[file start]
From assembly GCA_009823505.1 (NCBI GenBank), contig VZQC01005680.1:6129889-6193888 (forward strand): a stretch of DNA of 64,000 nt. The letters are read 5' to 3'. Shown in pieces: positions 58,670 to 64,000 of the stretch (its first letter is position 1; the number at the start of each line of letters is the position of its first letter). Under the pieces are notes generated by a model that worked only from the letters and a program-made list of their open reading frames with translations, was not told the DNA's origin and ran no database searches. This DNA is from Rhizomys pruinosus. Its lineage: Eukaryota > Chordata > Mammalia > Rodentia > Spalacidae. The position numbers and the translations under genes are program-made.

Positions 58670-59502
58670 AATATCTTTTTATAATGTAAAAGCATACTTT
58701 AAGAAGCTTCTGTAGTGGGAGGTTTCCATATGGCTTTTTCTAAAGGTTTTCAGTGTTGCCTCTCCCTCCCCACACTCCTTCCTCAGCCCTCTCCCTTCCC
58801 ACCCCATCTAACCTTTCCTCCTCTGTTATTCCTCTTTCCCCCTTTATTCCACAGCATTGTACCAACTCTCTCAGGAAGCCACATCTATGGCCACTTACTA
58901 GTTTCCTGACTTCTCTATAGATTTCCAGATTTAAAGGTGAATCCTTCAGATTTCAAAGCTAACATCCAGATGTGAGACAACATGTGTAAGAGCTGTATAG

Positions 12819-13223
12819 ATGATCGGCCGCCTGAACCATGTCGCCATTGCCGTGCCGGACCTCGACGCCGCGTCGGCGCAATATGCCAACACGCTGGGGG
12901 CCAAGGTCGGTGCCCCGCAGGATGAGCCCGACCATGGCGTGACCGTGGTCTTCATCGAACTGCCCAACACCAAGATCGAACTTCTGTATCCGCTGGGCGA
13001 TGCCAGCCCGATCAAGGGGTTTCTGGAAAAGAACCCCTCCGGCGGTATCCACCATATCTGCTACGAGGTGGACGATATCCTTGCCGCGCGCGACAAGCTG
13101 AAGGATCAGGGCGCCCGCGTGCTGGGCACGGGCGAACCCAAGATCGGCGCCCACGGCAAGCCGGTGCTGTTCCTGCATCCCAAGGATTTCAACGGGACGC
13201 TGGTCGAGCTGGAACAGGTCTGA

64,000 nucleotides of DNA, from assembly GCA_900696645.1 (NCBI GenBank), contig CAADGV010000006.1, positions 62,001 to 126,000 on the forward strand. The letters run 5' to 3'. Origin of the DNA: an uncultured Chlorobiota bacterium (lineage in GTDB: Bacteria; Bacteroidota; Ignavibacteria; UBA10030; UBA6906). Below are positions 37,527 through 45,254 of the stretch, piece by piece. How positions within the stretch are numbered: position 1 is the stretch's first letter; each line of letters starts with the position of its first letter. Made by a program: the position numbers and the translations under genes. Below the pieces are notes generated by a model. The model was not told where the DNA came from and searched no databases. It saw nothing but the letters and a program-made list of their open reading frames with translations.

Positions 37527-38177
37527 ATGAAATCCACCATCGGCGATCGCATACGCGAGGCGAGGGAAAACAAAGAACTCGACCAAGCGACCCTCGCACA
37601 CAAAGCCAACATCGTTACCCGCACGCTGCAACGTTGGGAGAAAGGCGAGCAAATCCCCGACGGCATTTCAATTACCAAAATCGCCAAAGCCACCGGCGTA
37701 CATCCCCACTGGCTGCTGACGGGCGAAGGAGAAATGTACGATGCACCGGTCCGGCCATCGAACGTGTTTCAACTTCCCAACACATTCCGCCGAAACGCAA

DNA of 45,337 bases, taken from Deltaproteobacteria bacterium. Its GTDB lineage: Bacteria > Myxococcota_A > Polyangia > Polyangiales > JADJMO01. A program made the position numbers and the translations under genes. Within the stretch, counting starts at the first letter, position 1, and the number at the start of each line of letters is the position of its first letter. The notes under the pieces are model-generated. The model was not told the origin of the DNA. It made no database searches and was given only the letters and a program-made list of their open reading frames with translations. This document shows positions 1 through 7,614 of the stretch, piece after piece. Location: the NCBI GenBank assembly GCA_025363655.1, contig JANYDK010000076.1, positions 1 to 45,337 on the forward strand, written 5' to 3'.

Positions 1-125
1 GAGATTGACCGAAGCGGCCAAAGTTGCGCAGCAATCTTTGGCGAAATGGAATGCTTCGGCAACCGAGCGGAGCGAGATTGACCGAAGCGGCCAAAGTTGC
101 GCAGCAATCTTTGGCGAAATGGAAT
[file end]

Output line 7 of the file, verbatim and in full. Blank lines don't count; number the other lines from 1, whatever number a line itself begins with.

Positions 12819-13223